Easton PA Says No To Decriminalization Of Marijuana
Several weeks ago, we were very excited to report that Easton, PA was looking into decriminalization of small amounts of cannabis. We were there first-hand to share some opinions and give encouragement to the council members. It was a very exciting time.
Sadly, that time is over for the city of Easton.
Remember the names of those that voted to keep putting peaceful people in jail. Remember during election time that the Mayor said "We don't have the power to change anything." Remember that the he made this claim DESPITE a direct public statement made by the District Attorney himself, supporting the town passing an ordinance.
Remember: Dr. Roger Ruggles, Kenneth Brown, Sandra Vulcano, and Mayor Sal Panto Jr. These are the ones to look to the next time a friend or family member is harmed for their use of a plant. These people had a chance to use their elected position to affect real change for the people of their town. Instead, they scoffed at the idea of change and actually voted "NO" to moving the city forward. Make no mistake- they are enemies of the people. These "public servants" care nothing for the majority that have voted in poll-after-poll to decriminalize. They care nothing for the lives that are harmed daily due to the current broken system. As long as they can stay protected behind their lawyers, they seemed perfectly fine with the current system. It's all politics. It has nothing to do with public interest or service.
Panto has said he’s in favor of decriminalization, but has questioned how the city could enforce such an ordinance if recreational marijuana is still illegal at the state and federal level.
“I don’t think at least at this point that we have the authority to do this. There is nothing currently pending that says we, the municipality of Easton, have the authority to do this,” Murphy said, adding that if the ordinance was passed Easton could still be subject to federal rules and regulations.
Erie, York, Harrisburg, Philadelphia, Pittsburgh and State College also have ordinances decriminalizing small amounts of marijuana. Melan said he was prompted to look into an ordinance for Easton after reading about Erie.
“How did other cities do this then?” Melan asked Wednesday.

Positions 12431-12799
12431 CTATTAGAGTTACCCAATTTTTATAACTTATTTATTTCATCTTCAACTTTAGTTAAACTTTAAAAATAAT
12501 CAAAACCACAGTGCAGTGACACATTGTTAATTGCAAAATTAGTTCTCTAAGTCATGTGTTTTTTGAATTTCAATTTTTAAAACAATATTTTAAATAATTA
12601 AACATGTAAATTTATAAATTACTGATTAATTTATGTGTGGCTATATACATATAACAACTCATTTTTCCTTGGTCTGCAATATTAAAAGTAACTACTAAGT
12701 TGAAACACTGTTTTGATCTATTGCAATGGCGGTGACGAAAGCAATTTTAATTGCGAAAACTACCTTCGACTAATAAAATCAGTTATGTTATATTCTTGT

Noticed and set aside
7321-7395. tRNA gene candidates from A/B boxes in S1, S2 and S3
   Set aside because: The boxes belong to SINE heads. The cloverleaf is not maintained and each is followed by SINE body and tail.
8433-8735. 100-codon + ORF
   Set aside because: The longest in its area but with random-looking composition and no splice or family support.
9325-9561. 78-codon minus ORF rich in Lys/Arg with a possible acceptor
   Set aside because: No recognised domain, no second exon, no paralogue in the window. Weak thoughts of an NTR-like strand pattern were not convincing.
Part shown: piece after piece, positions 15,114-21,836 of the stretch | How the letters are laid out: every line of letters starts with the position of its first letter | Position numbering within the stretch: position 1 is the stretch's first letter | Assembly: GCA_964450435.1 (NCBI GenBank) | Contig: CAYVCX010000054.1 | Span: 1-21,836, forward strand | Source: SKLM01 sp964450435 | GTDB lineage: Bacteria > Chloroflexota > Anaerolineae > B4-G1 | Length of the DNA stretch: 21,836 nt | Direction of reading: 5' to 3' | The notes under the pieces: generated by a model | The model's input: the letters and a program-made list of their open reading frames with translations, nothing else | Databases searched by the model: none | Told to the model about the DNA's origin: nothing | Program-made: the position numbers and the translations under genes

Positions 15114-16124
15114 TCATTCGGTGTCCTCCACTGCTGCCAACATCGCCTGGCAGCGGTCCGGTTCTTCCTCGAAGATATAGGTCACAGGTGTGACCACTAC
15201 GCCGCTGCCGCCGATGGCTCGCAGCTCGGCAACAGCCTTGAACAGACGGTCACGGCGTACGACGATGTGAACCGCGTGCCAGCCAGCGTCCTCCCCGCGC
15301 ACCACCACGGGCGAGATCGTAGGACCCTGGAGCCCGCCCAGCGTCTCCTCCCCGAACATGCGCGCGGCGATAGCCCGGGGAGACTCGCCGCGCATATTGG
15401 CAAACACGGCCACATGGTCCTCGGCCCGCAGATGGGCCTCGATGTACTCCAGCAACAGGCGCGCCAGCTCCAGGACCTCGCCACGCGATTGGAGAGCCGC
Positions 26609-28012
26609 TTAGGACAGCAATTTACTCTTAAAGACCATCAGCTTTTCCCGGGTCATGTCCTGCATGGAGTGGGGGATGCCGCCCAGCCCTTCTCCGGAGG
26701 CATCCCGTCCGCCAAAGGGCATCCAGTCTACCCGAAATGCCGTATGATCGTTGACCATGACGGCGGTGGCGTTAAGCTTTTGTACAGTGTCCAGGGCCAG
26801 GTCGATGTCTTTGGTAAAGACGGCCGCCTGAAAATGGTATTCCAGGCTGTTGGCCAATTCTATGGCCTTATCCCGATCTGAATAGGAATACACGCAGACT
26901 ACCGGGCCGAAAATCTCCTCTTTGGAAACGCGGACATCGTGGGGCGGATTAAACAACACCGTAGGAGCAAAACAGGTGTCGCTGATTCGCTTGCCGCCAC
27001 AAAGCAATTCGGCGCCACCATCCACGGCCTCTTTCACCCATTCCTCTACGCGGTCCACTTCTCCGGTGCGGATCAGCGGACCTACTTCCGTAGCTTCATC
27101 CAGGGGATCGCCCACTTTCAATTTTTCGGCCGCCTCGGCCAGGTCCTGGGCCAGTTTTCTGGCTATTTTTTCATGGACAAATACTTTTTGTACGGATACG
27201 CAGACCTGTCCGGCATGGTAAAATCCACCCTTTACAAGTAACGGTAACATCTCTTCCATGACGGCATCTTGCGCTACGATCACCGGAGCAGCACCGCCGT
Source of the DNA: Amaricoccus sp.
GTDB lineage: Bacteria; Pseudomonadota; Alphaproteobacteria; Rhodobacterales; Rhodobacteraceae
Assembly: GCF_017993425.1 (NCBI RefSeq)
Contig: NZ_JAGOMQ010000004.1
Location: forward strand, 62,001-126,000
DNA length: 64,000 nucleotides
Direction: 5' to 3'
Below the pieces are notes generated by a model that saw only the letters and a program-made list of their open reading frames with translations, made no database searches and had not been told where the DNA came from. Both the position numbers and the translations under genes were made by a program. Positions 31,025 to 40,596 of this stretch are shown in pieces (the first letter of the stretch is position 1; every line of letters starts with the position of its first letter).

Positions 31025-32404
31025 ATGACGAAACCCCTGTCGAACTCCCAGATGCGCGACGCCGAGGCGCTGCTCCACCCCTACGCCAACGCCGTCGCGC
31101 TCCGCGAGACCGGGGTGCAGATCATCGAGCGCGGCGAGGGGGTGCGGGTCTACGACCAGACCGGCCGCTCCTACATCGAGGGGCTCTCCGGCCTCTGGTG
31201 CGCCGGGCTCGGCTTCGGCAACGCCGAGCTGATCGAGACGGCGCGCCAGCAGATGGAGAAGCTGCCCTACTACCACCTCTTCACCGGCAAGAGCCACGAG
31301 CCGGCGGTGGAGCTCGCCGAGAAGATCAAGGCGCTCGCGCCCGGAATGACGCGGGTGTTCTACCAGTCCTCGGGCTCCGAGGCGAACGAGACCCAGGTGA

Although District Attorney John Morganelli hasn’t attended any of the city’s meetings for the ordinance, he has said online and in the media that he is not opposed to decriminalization for small amounts of marijuana.
“Even with the blessing of the district attorney you still have reservations about this?” Melan said to Murphy.
“I’d like to see that blessing in writing,” Murphy replied.
Ordinances to decriminalize small amounts of marijuana don’t make the drug legal, but they have turned most possession offenses into fines.
Typically, decriminalization also means no arrest, prison time or criminal record for the first-time possession of a small amount of marijuana for personal consumption, according to NORML, an organization working to legalize marijuana in the United States.
Pennsylvania recently approved the use of cannabis for treating more than a dozen medical conditions, but it’s still illegal for recreational use.
“When I took this office, I took an oath to uphold state and federal laws,” and for that reason Ruggles said he decided to vote against the ordinance Wednesday.
“What message are we sending our youth today as a body of leaders that are willing to uphold this type of thing in our city?” Brown said.
The ordinance would have allowed the citing officer to exercise discretion in whether to issue a summary or criminal offense, which Panto said concerned him because it could potentially be viewed as discrimination.
“I think that opens up ‘Pandora’s box’ to a whole lot of lawsuits, particularly if it’s a protected class that’s arrested criminally and a white male that gets charged civilly,” Panto said.
According to Easton’s proposed ordinance, those found in possession of less than 30 grams of marijuana would have been issued a non-traffic summary citation with the penalty for the first and second violation being a civil fine of $75. A third offense would have carried a fine of $150. If the individual was found smoking in public, the first and second offenses would carry a fine of $150. The third time they were caught smoking in public they would be fined $300.
According to the ordinance, a person is only eligible to be charged for three offenses in a five-year period. Any subsequent offenses during that time would have been charged in accordance to federal and Pennsylvania law.
Lehigh Valley NORML Director Jeff Reidy attended Wednesday’s meeting and encouraged council to at least adopt a resolution expressing their support of statewide legalization.
City Council members said they plan to vote on the resolution at their March 14 meeting.
They were using the same, tired, used-up excuses and fear-mongering that had been dispelled by history and science time-and-time again. They had made up their minds before the meeting ever started and no amount evidence or convincing would have swayed them.
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